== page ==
A team of researchers has been able to detect all phases of a thermonuclear process occurring in a neutron star that is located close to the centre galaxy of the Terzan 5 globular cluster. The observations were analysed by X-ray observation satellites.
This is the first time that scientists have successfully discovered all phases of the thermonuclear burning in a neutron star.
The star, located close to the center of the galaxy in the globular cluster Terzan 5, is a “model burster,” says Manuel Linares, a postdoc at MIT’s Kavli Institute for Astrophysics and Space Research.
Linares and his colleagues from MIT, McGill University, the University of Minnesota and the University of Amsterdam analyzed X-ray observations from NASA’s Rossi X-ray Timing Explorer (RXTE) satellite, and discovered the star is the first of its kind to
burst the way that models predict. What’s more, the discovery may help explain why such a model star has not been detected until now. A paper to be published in the March 20 issue of The Astrophysical Journal details the group’s findings.
Neutron stars typically arise from the collapse of massive stars. These stellar remnants are made almost entirely of neutrons, and are incredibly dense — about the mass of the sun, but squeezed into a sphere just a few miles wide. For the past three decades,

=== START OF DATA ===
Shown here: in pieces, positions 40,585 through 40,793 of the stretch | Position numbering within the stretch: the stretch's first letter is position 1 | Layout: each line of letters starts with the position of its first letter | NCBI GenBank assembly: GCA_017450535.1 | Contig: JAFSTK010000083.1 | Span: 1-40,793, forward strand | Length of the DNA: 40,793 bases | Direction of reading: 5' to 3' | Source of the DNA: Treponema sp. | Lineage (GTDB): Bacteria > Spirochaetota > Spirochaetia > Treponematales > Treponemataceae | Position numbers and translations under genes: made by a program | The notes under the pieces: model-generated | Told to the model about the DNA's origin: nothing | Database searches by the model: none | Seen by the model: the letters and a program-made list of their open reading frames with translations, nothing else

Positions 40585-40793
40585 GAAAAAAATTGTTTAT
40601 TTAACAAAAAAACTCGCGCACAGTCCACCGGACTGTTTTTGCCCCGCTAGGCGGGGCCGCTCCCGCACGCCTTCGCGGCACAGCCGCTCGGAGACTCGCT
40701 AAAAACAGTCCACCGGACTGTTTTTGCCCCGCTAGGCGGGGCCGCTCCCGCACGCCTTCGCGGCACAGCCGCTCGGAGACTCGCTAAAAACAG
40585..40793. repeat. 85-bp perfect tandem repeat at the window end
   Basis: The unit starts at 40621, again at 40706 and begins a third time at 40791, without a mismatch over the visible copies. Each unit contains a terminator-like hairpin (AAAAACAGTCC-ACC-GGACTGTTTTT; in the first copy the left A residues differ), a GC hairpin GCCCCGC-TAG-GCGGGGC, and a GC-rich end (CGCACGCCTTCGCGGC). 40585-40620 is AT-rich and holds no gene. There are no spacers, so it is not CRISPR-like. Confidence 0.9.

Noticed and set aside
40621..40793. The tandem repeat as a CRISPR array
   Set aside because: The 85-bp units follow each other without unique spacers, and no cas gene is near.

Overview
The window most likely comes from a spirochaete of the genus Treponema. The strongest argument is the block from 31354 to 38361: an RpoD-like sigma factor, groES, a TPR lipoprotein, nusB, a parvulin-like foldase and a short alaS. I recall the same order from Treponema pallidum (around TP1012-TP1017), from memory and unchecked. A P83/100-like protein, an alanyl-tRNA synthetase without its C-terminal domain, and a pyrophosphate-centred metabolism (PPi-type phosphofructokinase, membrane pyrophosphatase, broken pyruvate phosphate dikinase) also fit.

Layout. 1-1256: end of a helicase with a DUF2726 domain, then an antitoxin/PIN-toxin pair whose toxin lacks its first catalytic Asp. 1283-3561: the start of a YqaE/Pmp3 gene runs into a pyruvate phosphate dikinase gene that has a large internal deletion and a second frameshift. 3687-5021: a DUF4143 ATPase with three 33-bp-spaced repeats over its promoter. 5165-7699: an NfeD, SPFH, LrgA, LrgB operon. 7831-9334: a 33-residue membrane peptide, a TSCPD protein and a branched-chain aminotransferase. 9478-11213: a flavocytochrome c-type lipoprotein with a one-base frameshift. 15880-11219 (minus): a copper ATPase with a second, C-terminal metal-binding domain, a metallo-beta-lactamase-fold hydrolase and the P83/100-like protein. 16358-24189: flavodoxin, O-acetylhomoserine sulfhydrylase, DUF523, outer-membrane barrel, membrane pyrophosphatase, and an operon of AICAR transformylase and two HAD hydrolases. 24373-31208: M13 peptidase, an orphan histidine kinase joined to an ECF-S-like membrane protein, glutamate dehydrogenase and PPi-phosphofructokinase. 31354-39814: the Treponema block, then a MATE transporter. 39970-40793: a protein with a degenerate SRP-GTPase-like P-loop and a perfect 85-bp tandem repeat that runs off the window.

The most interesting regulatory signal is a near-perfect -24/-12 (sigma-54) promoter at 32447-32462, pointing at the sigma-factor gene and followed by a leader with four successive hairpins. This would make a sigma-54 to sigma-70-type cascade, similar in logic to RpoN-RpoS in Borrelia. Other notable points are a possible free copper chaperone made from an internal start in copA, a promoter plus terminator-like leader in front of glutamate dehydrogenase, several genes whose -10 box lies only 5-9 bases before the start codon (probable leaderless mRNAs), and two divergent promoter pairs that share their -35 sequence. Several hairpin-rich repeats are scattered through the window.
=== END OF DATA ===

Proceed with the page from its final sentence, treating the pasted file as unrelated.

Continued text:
astrophysicists have studied neutron stars to understand how ultradense matter behaves.
In particular, researchers have focused on the extremely volatile surfaces of neutron stars. In a process called accretion, white-hot plasma pulled from a neighboring star rains down on the surface of a neutron star with incredible force — equivalent to
100 kilograms (220 pounds) of matter slamming into an area the size of a coin every second. As more plasma falls, it forms a layer of fuel on the neutron star’s surface that builds to a certain level, then explodes in a thermonuclear fusion reaction. This
explosion can be detected as X-rays in space: The bigger the explosion, the greater the X-ray intensity, which can be measured as a spike in satellite data.
Researchers have developed models to predict how a neutron star should burst, based on how much plasma the star is attracting to its surface. For example, as more and more plasma falls on a neutron star, explosions should occur more frequently, resulting
in more X-ray spikes. Models have predicted that at the highest mass-accretion rates, plasma falls at such a high rate that thermonuclear fusion is stable, and occurs continuously, without giant explosions.
However, in the last several decades, X-ray observations from nearly 100 exploding neutron stars have failed to validate these theoretical predictions.
“Since the late 1970s, we mostly saw bursts at low mass-accretion rates, and few or no bursts at all at high mass-accretion rates,” Linares says. “It should be happening, but for three decades, we didn’t see it. That’s the puzzle.”